February 09, 2018

This week on To The Contrary with Bonnie Erbe, our panelists discuss how the #MeToo movement benefits low wage workers if at all and Behind The Headlines: Teaching slavery in High Schools.


On the panel this week joining host Bonnie Erbe is: Latifa Lyles, Vice President, National Network to End Domestic Violence;  Jennifer Higgins, GOP Political Strategist; Avis Jones DeWeever Founder, Exceptional Leadership Institute for Women, Patrice Onwuka, Senior Policy Analyst, Independent Women’s Forum

Click read more to see what they had to say!

#MeToo and Working Women

Is the movement reaching working-class women?

  • Latifa Lyles: “I do think there’s something we can do societally and from a government perspective, you know, what happens on a policy level in corporations in the workplace is sometimes is about the bottom line imperative.”

  • Jennifer Higgins: “I think the fact that unions are mobilizing are a positive sign, I think it gives these women that are in the restaurant, hospitality industry an ability to know that they have an advocate”

  • Bonnie Erbe:

  • Avis Jones DeWeever: "Certain jobs that allow for below minimum wage work makes it so these women really rely on tips, that’s really how they survive, so that puts them at particular danger in terms of the behavior of customers, and it puts them in danger in terms of the behavior of their bosses, because they need to have the hours to be able to go and get the tips.  It is just a complete domino effect.”

  • Patrice Onwuka: "There are other unintended consequences that actually have a backlash against women, Sheryl Sandberg, CEO of Facebook talked about this, which is men are going to feel like they are not able to be around young women in particular and have those one on one interactions.”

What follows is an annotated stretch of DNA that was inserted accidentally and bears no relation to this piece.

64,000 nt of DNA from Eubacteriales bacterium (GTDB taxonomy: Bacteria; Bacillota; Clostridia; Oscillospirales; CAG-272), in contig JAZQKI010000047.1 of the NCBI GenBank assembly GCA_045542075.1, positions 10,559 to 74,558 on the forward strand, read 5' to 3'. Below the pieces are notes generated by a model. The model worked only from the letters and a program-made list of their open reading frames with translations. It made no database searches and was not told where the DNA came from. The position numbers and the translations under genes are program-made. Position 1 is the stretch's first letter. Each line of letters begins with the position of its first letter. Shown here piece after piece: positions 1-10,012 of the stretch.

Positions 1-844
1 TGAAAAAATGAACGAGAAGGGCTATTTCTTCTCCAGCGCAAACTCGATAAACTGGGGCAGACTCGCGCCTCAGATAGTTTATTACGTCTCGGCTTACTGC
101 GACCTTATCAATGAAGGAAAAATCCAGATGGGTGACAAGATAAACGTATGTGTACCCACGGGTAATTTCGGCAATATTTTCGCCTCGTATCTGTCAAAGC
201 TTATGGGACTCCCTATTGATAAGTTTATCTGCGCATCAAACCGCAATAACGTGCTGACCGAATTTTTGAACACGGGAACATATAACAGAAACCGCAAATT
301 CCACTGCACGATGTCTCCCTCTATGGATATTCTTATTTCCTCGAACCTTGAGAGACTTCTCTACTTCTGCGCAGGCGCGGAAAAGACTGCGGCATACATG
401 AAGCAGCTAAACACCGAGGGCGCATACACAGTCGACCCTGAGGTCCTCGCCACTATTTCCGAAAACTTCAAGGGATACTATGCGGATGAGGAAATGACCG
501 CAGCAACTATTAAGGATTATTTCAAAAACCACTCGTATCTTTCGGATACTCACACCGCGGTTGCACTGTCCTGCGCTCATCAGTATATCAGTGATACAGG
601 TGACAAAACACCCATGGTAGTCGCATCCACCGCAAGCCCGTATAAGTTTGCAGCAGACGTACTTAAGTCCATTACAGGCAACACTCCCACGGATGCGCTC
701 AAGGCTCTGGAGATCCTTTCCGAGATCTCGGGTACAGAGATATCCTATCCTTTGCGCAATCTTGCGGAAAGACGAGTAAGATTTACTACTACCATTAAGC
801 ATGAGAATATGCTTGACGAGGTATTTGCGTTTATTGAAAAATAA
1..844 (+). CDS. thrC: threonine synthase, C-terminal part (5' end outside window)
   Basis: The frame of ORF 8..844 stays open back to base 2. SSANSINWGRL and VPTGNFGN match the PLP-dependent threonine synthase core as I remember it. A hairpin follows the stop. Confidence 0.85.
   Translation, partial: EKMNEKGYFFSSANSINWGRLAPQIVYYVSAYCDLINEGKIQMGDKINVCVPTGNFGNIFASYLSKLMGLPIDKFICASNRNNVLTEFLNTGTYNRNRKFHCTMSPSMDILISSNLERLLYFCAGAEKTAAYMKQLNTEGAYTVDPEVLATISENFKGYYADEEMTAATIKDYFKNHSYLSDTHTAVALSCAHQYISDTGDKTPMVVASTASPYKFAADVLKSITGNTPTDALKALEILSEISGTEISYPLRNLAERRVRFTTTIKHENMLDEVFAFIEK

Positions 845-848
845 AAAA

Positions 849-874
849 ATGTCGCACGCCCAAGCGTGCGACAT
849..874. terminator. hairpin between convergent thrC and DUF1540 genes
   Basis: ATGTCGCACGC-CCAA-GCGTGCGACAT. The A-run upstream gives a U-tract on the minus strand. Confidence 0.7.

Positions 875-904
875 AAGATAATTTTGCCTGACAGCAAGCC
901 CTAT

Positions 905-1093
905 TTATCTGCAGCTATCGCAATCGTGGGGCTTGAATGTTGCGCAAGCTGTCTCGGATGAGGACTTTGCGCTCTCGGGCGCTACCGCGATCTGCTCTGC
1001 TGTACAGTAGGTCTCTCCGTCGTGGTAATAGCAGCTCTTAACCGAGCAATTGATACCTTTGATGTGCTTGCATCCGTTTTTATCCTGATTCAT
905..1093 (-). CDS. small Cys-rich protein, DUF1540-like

Teaching Hard History: American Slavery

Are educators effectively prepared to teach slavery in high schools?

  • Latifa Lyles: “It’s almost a hidden truth, it’s something we hear about and read it, it’s on page 25 of our textbooks of children, and then we swallow it and keep moving on.”

  • Jennifer Higgins:“I think in the context of education, we are seeing incomplete information, what’s happening is that students are going to school and they are getting part of the story, they are not getting the context.”

  • Bonnie Erbe: “I remember African history and African American History classes started springing up in college in the 70’s, why is there that gap in grade schools?

  • Avis Jones DeWeever: “I don’t believe there is a desire in this country to teach the truth about history”  


“I believe that is true in the north, and the south, and the east, and the west.”

  • Patrice Onwuka “I think it’s fascinating when you compare Germany and how children are taught about the Holocaust and taught the gruesome details of the loss of life and maybe that’s a lesson that needs to be taught here in the United States.”

  • Maureen Costello: “If we talk about any of the racial divisions that we still experience today including the racial inequalities, that all leads back to talking about slavery and that is why we need to teach it.


Be sure to tune in this week for more discussion! Click here to check your local listings.